Point noted, but it's not my list to revise. It's just one that has been floating around, and I used it for comparison purposes.

So scratch Salazar. (Whether to add Bennett, I don't know.)

MORE: Speaking of Senator Bennet, David Harsanyi's column reveals that he is under enormous pressure to cave, but is being encouraged to risk martyrdom -- even at the risk of losing his seat.

On CNN's "State of the Union" last weekend, host John King presented Democratic Colorado Sen. Michael Bennet with a yes-or-no question: "If you get to the final point and you are a critical vote for health care reform and every piece of evidence tells you . . . you will lose your job, would you cast the vote and lose your job?"

Like Joan of Arc facing the burning pillar -- "may Obama so keep me" -- a valiant Bennet, undeterred by the gruesome prospect of returning to a life of undeserved appointments and a real job, answered, plainly: "Yes."

posted by Eric on 11.22.09 at 06:37 PM


You are absolutely, 100 percent, unequivocally right, but ...

I see both of this argument. You want the bill to fail, but if it's going to pass anyway (and the Dems have the votes to pass it), you might want the least awful bill possible to pass. There's no easy answers ... other than voting against the final bill.

Rhodium Heart   ·  November 22, 2009 11:36 PM

You need to revise/update your list. Salazar is no longer Senator, but Bennett is. Salazar is now in BO's cabinet. His brother is in the House. Living in CO I find it hard to believe that any Dem Senator from CO is a Blue Dog. More like Lap Dog.

LYNNDH   ·  November 23, 2009 12:43 AM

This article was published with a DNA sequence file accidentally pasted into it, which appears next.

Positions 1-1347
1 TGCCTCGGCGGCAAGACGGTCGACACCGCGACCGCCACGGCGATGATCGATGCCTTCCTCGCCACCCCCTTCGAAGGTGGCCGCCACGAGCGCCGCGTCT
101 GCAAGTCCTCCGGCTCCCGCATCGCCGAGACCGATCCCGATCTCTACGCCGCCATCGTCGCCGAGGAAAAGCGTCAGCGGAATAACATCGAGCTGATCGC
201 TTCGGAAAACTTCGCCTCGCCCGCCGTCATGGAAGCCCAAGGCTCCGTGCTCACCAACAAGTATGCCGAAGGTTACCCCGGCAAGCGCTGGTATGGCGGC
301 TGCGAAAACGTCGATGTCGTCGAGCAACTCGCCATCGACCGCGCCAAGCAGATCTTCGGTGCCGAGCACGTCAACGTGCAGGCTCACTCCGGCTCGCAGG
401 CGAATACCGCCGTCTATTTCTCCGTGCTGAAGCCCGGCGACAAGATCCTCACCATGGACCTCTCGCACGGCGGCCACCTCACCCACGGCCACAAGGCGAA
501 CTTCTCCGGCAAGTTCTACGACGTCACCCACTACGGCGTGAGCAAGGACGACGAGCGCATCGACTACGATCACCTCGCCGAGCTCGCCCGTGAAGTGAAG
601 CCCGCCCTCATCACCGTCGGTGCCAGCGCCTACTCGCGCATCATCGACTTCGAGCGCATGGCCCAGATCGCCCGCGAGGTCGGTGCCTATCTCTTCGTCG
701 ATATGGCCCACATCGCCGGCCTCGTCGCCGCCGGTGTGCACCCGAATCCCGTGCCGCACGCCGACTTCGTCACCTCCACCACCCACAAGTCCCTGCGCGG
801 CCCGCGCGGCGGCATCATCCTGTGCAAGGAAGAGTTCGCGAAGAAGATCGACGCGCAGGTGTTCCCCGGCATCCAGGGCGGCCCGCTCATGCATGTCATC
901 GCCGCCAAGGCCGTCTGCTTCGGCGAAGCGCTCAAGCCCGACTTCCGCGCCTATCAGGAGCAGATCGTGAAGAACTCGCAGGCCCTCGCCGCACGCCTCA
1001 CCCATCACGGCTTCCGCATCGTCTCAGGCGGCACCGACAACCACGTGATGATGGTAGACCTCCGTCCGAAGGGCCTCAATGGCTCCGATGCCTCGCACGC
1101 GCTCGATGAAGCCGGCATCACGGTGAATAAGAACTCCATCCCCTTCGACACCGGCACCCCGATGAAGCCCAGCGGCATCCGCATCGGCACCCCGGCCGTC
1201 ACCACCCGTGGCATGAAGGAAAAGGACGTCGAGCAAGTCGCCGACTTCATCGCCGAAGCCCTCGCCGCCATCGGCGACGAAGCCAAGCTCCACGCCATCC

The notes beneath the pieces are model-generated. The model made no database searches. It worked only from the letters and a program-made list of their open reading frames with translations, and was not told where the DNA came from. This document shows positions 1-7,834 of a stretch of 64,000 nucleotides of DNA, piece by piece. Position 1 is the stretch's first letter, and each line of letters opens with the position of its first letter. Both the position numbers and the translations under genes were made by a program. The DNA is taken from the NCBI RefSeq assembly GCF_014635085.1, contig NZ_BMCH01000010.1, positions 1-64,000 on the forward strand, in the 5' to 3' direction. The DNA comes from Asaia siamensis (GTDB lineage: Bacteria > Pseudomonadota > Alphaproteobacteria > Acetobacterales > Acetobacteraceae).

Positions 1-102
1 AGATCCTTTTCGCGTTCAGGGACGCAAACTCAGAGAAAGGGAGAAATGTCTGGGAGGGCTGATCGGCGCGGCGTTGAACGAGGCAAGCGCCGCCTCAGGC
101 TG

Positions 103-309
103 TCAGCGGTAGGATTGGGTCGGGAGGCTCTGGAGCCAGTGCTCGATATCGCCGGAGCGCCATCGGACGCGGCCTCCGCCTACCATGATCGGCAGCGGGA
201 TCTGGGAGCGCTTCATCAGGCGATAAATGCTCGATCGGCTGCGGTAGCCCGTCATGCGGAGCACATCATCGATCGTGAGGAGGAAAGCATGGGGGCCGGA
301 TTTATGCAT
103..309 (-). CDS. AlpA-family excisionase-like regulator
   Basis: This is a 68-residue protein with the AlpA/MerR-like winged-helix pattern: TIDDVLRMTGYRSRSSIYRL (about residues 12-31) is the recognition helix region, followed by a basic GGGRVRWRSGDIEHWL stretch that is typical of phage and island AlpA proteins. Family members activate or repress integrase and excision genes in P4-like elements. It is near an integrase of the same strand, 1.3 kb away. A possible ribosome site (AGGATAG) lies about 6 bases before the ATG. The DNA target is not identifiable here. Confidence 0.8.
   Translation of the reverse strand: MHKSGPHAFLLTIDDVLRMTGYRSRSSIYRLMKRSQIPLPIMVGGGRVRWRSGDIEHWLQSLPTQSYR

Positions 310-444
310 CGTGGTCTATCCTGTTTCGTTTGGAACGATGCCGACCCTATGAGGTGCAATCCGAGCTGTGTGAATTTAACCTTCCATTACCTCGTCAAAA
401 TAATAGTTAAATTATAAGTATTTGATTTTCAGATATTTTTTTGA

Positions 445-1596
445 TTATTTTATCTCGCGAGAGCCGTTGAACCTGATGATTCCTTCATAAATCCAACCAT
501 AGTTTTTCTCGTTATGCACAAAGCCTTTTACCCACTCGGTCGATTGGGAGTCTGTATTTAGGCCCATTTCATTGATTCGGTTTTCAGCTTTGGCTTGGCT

I think your analysis is close, I count 13 of the 16 Democratic senators that are up for election next year as TOAST. If you look at the states, they are not that democratic in most cases, or the folks there are being crucified by demorcratic tax, regulate, spend policies..i.e. no jobs (vz. WA, OR, NY ) the simplest way to unseat these democraps is to simply point out that they voted for a health care system they exempted themselves from. End of story...while they consider themselves elitist (the democrats are the rich lawyers party), they can not defend the fact that they wish to subject the citizens of their states to a terrible health care arrangment that they exempted themselves arguement they can make holds water...their opponents need only point this out...they are not representing the people of their state ...they are representing themselves...the case is closed...the mere fact that they would subject their state's citizens to this level of stress and uncertainty when 1 of 7 are losing their jobs and homes (likely to go much higher) again demonstrates beyond any question that they do not care about the citizens...only themselves...what the republicans or conservaties need to do is run strong conservative candidates and they will win...for what it is worth I predice 120+ democrats will be voted out of the house and 12-13 out of the Senate. Why? The thinking people are SCARED TO DEATH by this whole big government thing, the only way the public can protect itself is to put conservative republicans in charge of Congress until the ONE is removed 2 years later.